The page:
At the time of the 2010 World Cup I was asked whether I would be prepared to organise an in-school football tournament to run concurrently. I replied that while I would not be prepared to organise one, I was more than happy to facilitate it. And so, in the hands of a group of Year Six children who managed the organisation (writing letters to the Friends to persuade them to buy trophies etc.) logistics (fixture list etc.) and maths (league tables; points; goal differences etc.) incredibly, a week-long competition was born, gathered momentum and reached a genuinely tense, dramatic and memorable finale.
The premise for the tournament was very simple for a two-form entry junior school:
1. Eight members of staff were recruited to manage a team each.
2. ‘Squads’ of sixteen players comprised of two boys and two girls from each year group were given to each ‘manager’.
3. The eight teams were split into two groups of four with each team playing the others in their group once in a mini-league.
4. Matches were seven minutes each way and played, two every day, at lunchtime.
5. On Friday lunchtime, the two group winners and runners-up played one another in semi-finals and then…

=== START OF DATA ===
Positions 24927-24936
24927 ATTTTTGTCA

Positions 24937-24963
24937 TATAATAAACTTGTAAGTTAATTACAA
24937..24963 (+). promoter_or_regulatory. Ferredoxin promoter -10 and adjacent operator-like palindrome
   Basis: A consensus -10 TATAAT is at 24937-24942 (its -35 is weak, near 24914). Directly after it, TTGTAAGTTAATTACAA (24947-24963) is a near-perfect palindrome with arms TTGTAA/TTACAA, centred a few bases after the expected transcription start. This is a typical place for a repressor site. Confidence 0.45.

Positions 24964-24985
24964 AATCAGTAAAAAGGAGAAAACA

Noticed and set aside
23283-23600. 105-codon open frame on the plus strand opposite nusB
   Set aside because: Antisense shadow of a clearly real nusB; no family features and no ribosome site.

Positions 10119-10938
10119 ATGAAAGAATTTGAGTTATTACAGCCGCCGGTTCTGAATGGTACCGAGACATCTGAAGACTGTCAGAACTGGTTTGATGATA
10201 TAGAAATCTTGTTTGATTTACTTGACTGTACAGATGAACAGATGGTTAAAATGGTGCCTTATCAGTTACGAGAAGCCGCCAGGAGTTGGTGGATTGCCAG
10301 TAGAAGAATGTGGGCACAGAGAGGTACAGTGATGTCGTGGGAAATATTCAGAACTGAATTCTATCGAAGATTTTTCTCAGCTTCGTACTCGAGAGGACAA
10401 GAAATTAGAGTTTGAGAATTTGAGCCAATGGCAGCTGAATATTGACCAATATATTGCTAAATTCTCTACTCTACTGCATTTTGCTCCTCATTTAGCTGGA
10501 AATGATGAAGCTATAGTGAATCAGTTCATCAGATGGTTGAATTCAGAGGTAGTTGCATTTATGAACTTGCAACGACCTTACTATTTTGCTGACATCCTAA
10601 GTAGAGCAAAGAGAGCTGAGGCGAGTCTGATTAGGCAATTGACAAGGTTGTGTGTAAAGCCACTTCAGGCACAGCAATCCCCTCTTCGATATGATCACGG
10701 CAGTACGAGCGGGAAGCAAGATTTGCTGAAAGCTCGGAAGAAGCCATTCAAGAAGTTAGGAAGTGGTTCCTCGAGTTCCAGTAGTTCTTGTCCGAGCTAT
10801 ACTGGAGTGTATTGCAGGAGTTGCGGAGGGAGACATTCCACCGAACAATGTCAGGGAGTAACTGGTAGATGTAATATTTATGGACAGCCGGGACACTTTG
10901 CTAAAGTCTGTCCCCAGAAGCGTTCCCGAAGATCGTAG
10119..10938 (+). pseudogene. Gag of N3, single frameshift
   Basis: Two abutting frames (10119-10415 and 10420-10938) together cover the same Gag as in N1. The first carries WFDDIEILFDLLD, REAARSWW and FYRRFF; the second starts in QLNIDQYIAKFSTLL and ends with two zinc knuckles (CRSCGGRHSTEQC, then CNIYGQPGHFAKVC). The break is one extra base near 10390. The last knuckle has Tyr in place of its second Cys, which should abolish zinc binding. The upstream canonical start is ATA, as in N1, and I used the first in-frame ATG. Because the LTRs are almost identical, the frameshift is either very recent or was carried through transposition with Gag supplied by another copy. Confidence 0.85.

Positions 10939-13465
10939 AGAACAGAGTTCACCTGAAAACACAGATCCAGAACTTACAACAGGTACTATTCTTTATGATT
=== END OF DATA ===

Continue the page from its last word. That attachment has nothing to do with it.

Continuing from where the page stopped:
6. The big one… The World Cup Final. On Friday afternoon, school shut down. Everybody abandoned their posts and gathered on the field to watch New Zealand v. Algeria (!). Parents were invited; governors were in the crowd; and children and staff got truly behind the two teams. The result was a crowd of several hundred, an amazing atmosphere and a match that went beyond full time; through extra-time; and then saw New Zealand triumph in sudden-death penalty shoot out.
It was talked about throughout the school for weeks after.
Last week, I was asked would I be prepared to organise an in-school World Cup 2014 tournament. Again, I’m leaving it to the children- last time they created something magical.